So I had only one response on which movie to review tonight, but it was a good one! See this movie was directed by a man who won 4 Oscars and had 6 additional nominations. 31! This movie however isn’t an Oscar winner for him, nor did any of those wins actually come from directing, producing, writing, or even acting. They were all for visual effects and make up. Granted I don’t know how many people saw the movies he won awards for. I mean the Academy can get a bit stuffy at times. Let’s see 4 awards, three movies – Aliens (1986), Terminator 2 (1992), Jurassic Park (1993). Yeah, big flops that no one saw. Eh who am I kidding. This is the work of one of the greatest Make up and Special Effects artists to ever grace the world with his talent. His death at the age of 62 in 2008 was a huge loss to the world of movie magic and his work defined the careers of so many since. The man of course is Stan Winston. Pumpkin head is his sole feature length directorial and writing effort.
The movie does have the curse of having a total of five writing credits associated to it. There’s a triple credit on the story, Mark Patrick Carducci, Richard Weinman, and Winston himself. Double credit on the screenplay, Mark Patrick Carducci and Gary Gerani. It’s worth mentioning that there is a poem the movie may have been based on though no official credit is given to Ed Justin for this.
Much in the way of 80’s movies, the story focuses on a group of city kids who go to the country for a weekend get away. In their revelry the requisite jerk accidentally kills Billy Harley, the young son of a local shop owner, Ed (Lance Henriksen). Ed returns from an errand to find that those responsible have left the scene of the crime. In his grief he turns to a local witch and black magic to get revenge on the kids, no matter the personal price he must pay. With nothing left to lose, he has the woman resurrect a spirit of vengeance called Pumpkinhead. While it’s name may sound silly, it’s look is anything but as it appears to have stepped out of a nightmare. Those guilty of the death of Billy find themselves being picked off one by one by this force of nature; miles from civilization, with no friends and no hope.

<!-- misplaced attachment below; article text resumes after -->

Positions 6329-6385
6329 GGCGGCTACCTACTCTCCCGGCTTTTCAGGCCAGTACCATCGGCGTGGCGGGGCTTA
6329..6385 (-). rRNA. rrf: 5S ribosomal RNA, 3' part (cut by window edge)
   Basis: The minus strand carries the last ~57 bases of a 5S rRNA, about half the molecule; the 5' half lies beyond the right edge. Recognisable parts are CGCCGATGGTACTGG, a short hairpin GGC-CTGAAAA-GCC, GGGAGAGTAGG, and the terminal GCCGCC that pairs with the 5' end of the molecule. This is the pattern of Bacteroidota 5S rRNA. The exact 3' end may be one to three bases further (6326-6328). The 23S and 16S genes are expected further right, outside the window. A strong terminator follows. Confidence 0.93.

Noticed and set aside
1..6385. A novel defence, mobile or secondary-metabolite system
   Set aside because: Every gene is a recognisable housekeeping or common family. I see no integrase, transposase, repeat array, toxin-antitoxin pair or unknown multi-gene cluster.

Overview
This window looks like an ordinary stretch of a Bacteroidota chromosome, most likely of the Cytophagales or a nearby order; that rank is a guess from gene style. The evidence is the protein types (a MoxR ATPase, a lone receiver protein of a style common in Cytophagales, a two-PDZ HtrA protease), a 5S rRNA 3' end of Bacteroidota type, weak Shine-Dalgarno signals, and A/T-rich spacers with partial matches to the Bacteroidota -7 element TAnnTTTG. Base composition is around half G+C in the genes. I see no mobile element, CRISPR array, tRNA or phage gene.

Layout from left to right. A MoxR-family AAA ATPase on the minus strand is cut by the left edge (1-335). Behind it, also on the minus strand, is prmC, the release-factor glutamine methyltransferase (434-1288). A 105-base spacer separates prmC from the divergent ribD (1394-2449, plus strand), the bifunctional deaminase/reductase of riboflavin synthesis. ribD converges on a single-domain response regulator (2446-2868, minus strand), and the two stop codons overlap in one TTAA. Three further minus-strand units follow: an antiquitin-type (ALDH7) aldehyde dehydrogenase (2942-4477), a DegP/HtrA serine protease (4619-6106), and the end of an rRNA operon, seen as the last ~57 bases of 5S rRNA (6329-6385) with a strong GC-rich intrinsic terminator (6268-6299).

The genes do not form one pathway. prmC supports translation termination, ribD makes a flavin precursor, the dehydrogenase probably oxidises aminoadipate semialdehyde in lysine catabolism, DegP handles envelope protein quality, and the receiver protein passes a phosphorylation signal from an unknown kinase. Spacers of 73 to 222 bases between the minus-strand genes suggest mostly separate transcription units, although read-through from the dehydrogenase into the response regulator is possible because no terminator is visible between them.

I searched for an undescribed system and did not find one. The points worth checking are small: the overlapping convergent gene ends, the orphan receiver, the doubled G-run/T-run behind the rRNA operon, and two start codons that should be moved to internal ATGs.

There’s not much to the cast or acting on this one. A very young Mayim Bialik, before Blossom, Webster and Big Bang Theory. Tom Woodruff Jr. who is best known for never showing his actual face and being under a ton of prosthetics in everything from Monster Squad, Tremors, Goro in Mortal Kombat, Aliens, Predators and more. Sort of a larger version of Doug Jones. There is also the eternally awesome Lance Henriksen. If Tony Todd is the face of horror, then Lance is the face of Sci-fi. Most commonly known as Bishop from Aliens, if you love 80s Sci-fi you know this mans work, with 194 acting credits to his name in his career.
The technicals. Woof. Alright, this was made on the cheap, with a budget of around 3.5 million dollars. They used every penny of it to the best possible. Sure some shots clearly look like sound stages and yep, there’s no doubt that’s California and places we’ve seen on dozens of TV shows and low budget movies since. The creature itself is horrific. Though you can see that its design looked strongly inspired by the Alien of Geigers work and the movies. It has a life all its own and a movement as it crosses the screen that breathes menace. Effective lighting, darkness and sound add to the effect. It’s “soundtrack” is that of dozens of cicada and they work effectively in the way only insects can. It also bears mention Pumpkinhead isn’t a stupid monster, though it pushes its own credibility as a demon of vengeance at times and shows too much ingenuity. I will warn you know the ADR (Additional Dialogue Recording) is god awful and there’s a millisecond delay at times where the words and sound mixing just don’t work.
Pumpkinhead is a modern classic monster movie that has inspired three sequels in it’s wake. The original is a solid piece of 80s horror that any purist much watch. It’s not a great movie by any stretch but it does its job and does it well. It does it a helluva lot better than creature features since.
Tomorrow’s review will not have a word spoken.